The Consumer Financial Protection Bureau (CFPB) has proposed new rules that would ban companies' use of arbitration clauses that prevent consumer class action lawsuits. The potential new rules, announced this month, would also require companies to report individuals' arbitrations to the CFPB. Companies that offer financial services and products – including credit cards, checking and deposit accounts, prepaid cards, money transfer services, certain auto loans, auto title loans, small dollar or payday loans, private student loans and installment loans – would be affected. If enacted, these rules will greatly restrict how companies may use arbitration clauses and allow for greater scrutiny by the CFPB.

A recent CFPB study found that most arbitration clauses prevent class actions in favor of individual arbitration. However, the study also found that few individuals ever arbitrate their disputes. The CFPB believes these potential rules will address this disconnect, ensuring that small harms receive sufficient legal attention while also serving to deter bad business conduct.

Additionally, the potential rules would require companies to report individual arbitration to the CFPB, including the nature of the claim(s) and resolution. The CFPB would both analyze the data and publish the reported claims and resolutions on its website. Reporting would provide the CFPB constant data about trends in arbitration and the fairness of the process. Website publication of claims would also allow for the public to become familiar with prohibited business practices.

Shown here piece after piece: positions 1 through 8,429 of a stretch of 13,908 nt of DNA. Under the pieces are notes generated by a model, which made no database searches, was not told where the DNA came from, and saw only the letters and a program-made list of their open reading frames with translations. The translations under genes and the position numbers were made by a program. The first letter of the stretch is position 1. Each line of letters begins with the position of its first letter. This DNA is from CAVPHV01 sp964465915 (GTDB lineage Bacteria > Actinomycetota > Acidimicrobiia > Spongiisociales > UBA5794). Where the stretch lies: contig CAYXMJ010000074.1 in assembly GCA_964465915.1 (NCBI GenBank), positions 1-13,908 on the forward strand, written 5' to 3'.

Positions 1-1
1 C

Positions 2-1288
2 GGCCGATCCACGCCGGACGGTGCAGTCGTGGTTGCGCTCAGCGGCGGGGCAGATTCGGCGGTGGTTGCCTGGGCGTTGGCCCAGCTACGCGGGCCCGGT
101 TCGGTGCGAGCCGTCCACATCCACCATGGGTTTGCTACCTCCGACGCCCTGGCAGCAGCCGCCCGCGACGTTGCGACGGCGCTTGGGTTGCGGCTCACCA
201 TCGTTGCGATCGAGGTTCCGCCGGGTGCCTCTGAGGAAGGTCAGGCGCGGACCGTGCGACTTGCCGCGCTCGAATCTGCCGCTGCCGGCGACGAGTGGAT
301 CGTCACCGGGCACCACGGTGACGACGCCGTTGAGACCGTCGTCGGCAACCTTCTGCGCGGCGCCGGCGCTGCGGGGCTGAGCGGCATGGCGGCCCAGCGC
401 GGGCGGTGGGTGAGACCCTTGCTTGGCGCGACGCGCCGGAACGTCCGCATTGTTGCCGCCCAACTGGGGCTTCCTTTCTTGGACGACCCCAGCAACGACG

Impact and Considerations

The potential rules will greatly impact companies that rely on formal arbitration to resolve disputes with individuals. Companies would no longer be able to sidestep consumer class action lawsuits. The new rules, if enacted, could also drive up the costs of arbitration that will be associated with complying with the new reporting requirements. The CFPB is currently seeking input from the public, consumer groups, industry and other stakeholders before starting the formal rulemaking process.

As the CFPB proceeds with its investigative process and before it starts formal rulemaking, companies that offer financial services and products may wish to review their consumer contracts. At this time, companies need to determine if their contracts with consumers contain arbitration agreements that block individual consumers' ability to participate in class action lawsuits or group arbitration. If such blocks to class action lawsuits are in place, companies need to consider their new exposure to class action litigation and be prepared for litigation risks should the CFPB enact the potential rules.